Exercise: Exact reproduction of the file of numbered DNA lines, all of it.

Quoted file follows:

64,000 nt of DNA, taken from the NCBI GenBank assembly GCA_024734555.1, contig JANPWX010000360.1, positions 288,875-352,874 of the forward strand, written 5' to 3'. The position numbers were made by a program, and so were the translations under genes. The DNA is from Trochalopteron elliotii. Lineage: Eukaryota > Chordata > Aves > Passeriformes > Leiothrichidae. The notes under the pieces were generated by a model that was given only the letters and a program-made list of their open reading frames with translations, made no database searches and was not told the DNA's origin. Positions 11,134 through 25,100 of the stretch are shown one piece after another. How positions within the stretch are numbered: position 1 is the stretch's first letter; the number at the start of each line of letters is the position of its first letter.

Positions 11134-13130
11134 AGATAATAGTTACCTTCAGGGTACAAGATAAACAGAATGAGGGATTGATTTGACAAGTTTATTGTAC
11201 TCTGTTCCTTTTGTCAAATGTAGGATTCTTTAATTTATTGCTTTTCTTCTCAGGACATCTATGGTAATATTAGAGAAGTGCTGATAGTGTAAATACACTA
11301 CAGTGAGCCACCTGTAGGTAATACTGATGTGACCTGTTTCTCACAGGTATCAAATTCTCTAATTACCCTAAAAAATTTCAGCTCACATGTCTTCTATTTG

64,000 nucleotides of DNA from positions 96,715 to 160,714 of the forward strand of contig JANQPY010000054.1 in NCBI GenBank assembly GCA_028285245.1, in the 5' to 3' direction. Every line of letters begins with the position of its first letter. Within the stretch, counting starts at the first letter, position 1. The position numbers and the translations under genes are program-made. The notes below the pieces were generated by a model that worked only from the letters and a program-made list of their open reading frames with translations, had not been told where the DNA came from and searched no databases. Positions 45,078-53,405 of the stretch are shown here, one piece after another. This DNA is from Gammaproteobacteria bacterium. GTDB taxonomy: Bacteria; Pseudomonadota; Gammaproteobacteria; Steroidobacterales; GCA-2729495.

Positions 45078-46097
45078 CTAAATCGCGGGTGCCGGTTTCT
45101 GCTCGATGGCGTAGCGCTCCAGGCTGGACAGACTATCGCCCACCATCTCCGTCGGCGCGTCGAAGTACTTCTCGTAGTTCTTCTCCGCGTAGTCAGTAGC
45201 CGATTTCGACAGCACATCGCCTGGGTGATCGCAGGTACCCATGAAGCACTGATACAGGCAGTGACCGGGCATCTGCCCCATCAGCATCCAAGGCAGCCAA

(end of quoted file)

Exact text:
64,000 nt of DNA, taken from the NCBI GenBank assembly GCA_024734555.1, contig JANPWX010000360.1, positions 288,875-352,874 of the forward strand, written 5' to 3'. The position numbers were made by a program, and so were the translations under genes. The DNA is from Trochalopteron elliotii. Lineage: Eukaryota > Chordata > Aves > Passeriformes > Leiothrichidae. The notes under the pieces were generated by a model that was given only the letters and a program-made list of their open reading frames with translations, made no database searches and was not told the DNA's origin. Positions 11,134 through 25,100 of the stretch are shown one piece after another. How positions within the stretch are numbered: position 1 is the stretch's first letter; the number at the start of each line of letters is the position of its first letter.

Positions 11134-13130
11134 AGATAATAGTTACCTTCAGGGTACAAGATAAACAGAATGAGGGATTGATTTGACAAGTTTATTGTAC
11201 TCTGTTCCTTTTGTCAAATGTAGGATTCTTTAATTTATTGCTTTTCTTCTCAGGACATCTATGGTAATATTAGAGAAGTGCTGATAGTGTAAATACACTA
11301 CAGTGAGCCACCTGTAGGTAATACTGATGTGACCTGTTTCTCACAGGTATCAAATTCTCTAATTACCCTAAAAAATTTCAGCTCACATGTCTTCTATTTG

64,000 nucleotides of DNA from positions 96,715 to 160,714 of the forward strand of contig JANQPY010000054.1 in NCBI GenBank assembly GCA_028285245.1, in the 5' to 3' direction. Every line of letters begins with the position of its first letter. Within the stretch, counting starts at the first letter, position 1. The position numbers and the translations under genes are program-made. The notes below the pieces were generated by a model that worked only from the letters and a program-made list of their open reading frames with translations, had not been told where the DNA came from and searched no databases. Positions 45,078-53,405 of the stretch are shown here, one piece after another. This DNA is from Gammaproteobacteria bacterium. GTDB taxonomy: Bacteria; Pseudomonadota; Gammaproteobacteria; Steroidobacterales; GCA-2729495.

Positions 45078-46097
45078 CTAAATCGCGGGTGCCGGTTTCT
45101 GCTCGATGGCGTAGCGCTCCAGGCTGGACAGACTATCGCCCACCATCTCCGTCGGCGCGTCGAAGTACTTCTCGTAGTTCTTCTCCGCGTAGTCAGTAGC
45201 CGATTTCGACAGCACATCGCCTGGGTGATCGCAGGTACCCATGAAGCACTGATACAGGCAGTGACCGGGCATCTGCCCCATCAGCATCCAAGGCAGCCAA